A core symptom of anxiety disorders is the tendency to interpret ambiguous information as threatening. Here, we used multi-voxel pattern analysis to assess how the brain (mis)interprets ambiguous information in spider fear. Individuals with low and high spider fear underwent functional MRI scanning while viewing series of schematic flowers morphing to spiders. Both behaviorally and at the level of the brain, individuals with high spider fear were more likely to classify ambiguous morphs as spiders than individuals with low spider fear. This effect was largest in visual association areas, suggesting that the misinterpretation of ambiguous stimuli is really a perceptual process.
Since 1980, metaphor has figured large on the agenda of cognitive-scientific researchers: instead of a decorative poetic or rhetorical figure of speech, it was reconceptualized as a fundamental figure of thought that people need to think about all kinds of abstract and complex and vaguely defined phenomena: we think of organizations as plants that can grow or be pruned, we think of ideas as food that can be swallowed and need to be digested, and we think of urgent research programs or policies as if they are wars (on cancer, on drugs). There is a phenomenal amount of research across a wide range of disciplines that looks at the relation between metaphor expressed in various ways (in language, in gesture, in visuals, etc.) on the one hand and associated conceptual structures and systems on the other. Much of this research has looked at cognitive processes in experimental psychological research, in psycholinguistics, cognitive psychology, social psychology, and communication science. In the past decade, these cognitive findings have got applied in neuro-scientific research exploring relations between metaphor and the brain: for instance, when metaphors in utterances are processed by readers, do they activate both the original conceptual domains of the metaphor (grow, prune, swallow, digest, war) as well as their intended figurative targets (organizations, ideas, policies).
In this talk I will briefly present each of these aspects in order to suggest the importance of metaphor for the ABC program: if metaphors are the powerful and unconscious conceptual tools and framing devices they have been made out to be, then it should be possible to demonstrate that metaphorical cognition in fact proceeds from the original source to the intended target, presumably constraining people’s experience of the target in highly specific ways. In our group we argue that this story is too simple and needs refinement with reference to different types of metaphor and different types of metaphor use. This requires an extended model for metaphor which should also be developed and tested in brain and cognition research, as I will briefly suggest.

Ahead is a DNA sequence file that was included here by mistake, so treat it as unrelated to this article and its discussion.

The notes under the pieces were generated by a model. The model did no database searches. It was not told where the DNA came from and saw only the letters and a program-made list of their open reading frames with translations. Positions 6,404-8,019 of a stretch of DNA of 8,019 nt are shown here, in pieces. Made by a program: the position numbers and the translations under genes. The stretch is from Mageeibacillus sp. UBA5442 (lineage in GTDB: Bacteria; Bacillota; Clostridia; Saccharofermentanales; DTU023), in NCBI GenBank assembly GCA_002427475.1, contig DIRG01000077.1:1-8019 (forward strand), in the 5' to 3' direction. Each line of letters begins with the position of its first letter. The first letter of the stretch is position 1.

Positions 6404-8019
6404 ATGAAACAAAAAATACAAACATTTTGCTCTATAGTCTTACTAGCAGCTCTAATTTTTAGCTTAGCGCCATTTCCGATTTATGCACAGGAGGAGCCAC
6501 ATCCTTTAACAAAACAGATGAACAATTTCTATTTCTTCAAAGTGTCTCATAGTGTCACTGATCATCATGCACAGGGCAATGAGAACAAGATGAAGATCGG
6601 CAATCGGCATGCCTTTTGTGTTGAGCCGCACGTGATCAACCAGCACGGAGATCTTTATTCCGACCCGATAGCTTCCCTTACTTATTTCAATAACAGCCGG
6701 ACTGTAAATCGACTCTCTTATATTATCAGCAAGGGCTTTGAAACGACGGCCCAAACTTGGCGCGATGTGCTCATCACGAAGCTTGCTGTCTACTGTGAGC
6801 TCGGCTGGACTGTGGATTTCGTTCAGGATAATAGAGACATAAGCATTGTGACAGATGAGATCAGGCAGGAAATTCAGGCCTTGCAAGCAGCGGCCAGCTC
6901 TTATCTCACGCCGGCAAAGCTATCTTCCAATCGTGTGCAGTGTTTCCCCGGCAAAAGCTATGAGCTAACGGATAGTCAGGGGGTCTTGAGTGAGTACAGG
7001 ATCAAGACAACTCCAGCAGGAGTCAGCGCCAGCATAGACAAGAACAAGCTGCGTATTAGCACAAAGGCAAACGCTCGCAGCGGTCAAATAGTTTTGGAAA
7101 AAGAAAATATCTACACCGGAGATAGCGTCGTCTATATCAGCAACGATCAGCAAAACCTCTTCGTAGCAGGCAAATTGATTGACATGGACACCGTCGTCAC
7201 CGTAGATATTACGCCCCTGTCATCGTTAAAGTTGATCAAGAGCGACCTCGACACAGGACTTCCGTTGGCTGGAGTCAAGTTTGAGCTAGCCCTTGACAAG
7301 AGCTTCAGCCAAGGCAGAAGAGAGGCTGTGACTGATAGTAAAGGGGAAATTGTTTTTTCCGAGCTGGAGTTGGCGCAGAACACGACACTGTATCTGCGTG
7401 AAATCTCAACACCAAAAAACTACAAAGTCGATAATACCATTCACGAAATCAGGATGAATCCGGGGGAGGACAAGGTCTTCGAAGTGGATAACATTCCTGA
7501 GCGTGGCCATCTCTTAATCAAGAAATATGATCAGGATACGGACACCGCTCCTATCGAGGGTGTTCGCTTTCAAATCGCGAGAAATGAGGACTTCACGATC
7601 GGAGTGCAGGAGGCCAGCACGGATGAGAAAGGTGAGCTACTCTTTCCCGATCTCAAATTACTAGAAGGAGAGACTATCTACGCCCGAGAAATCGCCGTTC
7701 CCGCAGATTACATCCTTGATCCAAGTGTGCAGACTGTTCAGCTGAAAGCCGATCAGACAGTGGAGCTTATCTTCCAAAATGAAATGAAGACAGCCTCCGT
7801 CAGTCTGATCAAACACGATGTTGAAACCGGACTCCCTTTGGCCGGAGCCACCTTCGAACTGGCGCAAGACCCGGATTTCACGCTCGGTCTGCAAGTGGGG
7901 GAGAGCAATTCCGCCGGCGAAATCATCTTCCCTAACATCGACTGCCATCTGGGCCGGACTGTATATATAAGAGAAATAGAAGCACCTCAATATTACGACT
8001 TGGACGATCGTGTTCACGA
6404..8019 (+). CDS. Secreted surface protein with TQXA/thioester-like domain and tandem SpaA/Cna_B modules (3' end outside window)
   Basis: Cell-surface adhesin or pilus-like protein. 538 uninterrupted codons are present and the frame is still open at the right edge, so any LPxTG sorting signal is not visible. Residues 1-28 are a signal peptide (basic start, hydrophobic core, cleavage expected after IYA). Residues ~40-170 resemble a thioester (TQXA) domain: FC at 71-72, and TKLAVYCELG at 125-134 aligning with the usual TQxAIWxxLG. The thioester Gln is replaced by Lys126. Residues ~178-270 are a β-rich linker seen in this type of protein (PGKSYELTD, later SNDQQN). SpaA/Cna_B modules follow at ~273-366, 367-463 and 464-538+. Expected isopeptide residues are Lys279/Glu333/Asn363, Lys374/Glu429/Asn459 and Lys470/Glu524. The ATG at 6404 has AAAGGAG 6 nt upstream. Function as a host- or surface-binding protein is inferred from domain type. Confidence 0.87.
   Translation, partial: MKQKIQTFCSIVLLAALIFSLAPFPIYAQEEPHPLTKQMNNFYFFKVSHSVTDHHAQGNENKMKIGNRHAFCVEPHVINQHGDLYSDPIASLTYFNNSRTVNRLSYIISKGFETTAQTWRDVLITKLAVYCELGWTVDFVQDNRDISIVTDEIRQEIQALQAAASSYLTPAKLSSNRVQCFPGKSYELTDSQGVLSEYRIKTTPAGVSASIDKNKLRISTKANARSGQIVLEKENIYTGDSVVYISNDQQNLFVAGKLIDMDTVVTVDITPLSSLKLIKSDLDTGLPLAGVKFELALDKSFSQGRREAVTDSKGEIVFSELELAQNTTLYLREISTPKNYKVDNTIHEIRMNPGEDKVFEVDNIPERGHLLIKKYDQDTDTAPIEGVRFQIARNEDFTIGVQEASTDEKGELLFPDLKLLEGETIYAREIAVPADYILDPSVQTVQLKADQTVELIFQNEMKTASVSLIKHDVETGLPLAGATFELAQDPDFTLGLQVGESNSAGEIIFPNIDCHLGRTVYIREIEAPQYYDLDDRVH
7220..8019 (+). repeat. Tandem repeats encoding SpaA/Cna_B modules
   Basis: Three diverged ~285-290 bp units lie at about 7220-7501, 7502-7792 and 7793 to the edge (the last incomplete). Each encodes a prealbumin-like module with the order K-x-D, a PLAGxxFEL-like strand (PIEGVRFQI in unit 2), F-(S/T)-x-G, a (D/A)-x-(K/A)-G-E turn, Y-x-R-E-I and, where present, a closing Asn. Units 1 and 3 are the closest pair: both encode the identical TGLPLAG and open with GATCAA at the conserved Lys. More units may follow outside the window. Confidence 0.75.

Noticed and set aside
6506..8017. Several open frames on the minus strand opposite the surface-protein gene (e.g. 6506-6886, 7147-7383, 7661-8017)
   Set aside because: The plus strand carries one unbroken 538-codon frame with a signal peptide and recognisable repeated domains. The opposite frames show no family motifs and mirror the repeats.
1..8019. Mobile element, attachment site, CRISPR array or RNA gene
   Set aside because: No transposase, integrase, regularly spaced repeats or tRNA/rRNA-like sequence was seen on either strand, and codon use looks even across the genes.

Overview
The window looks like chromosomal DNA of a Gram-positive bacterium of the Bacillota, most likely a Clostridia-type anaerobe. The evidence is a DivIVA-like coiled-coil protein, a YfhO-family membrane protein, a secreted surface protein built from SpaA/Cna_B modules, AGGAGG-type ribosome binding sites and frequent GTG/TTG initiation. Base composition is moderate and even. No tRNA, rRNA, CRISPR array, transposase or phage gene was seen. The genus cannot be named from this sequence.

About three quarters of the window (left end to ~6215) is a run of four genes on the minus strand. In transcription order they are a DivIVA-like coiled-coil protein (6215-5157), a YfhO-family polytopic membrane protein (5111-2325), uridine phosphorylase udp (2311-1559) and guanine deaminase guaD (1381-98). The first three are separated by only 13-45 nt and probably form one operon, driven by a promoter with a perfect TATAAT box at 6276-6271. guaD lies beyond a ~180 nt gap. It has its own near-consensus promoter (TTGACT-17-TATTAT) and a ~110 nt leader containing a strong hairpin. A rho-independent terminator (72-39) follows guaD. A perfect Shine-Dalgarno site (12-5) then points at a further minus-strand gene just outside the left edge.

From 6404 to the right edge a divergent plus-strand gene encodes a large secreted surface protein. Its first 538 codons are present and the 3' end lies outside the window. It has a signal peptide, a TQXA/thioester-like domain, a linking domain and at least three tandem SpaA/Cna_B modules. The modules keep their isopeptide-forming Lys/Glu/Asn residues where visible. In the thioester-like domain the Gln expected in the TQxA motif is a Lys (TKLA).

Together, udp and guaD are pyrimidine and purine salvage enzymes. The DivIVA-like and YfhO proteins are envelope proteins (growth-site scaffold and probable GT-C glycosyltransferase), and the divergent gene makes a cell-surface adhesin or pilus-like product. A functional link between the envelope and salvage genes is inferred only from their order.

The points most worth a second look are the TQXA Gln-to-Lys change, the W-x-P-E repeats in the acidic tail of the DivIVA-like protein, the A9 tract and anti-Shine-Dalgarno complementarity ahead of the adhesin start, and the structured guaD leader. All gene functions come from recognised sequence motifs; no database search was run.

As a recipient of the ABC talent grant I will discuss the two main themes of my ABC funded research. Firstly, I will talk about the projects concerning metacognition (knowledge about cognition and control of cognition). Decision-making is not always accompanied by full-blown consciousness. I will address how metacognition develops during decision-making and how metacognition relates to first order performance (accuracy).
The second part of the talk will be about how creativity is related to neural processes in the brain. Currently, we are investigating how creativity might suffer from activated prefrontal control processes and how creativity is related to the sharpness of the competitive balance between “task-active” and “mind wandering” networks.
While it recently became quite popular to address the study of the origins of music from an evolutionary perspective, there is still little agreement on the idea that music is in fact an adaptation, that it influenced our survival, or that it made us sexually more attractive. Music appears to be of little use. So why argue that music is an adaptation? While it is virtually impossible to underpin the evolutionary role of musicality as a whole, the apparent innateness, and the cognitive and biological specificity of its hypothesised components allow Prof. Henkjan Honing (UvA) to outline what makes us musical animals.
'De wolf en de Goudvis', only for ABC members (Dutch)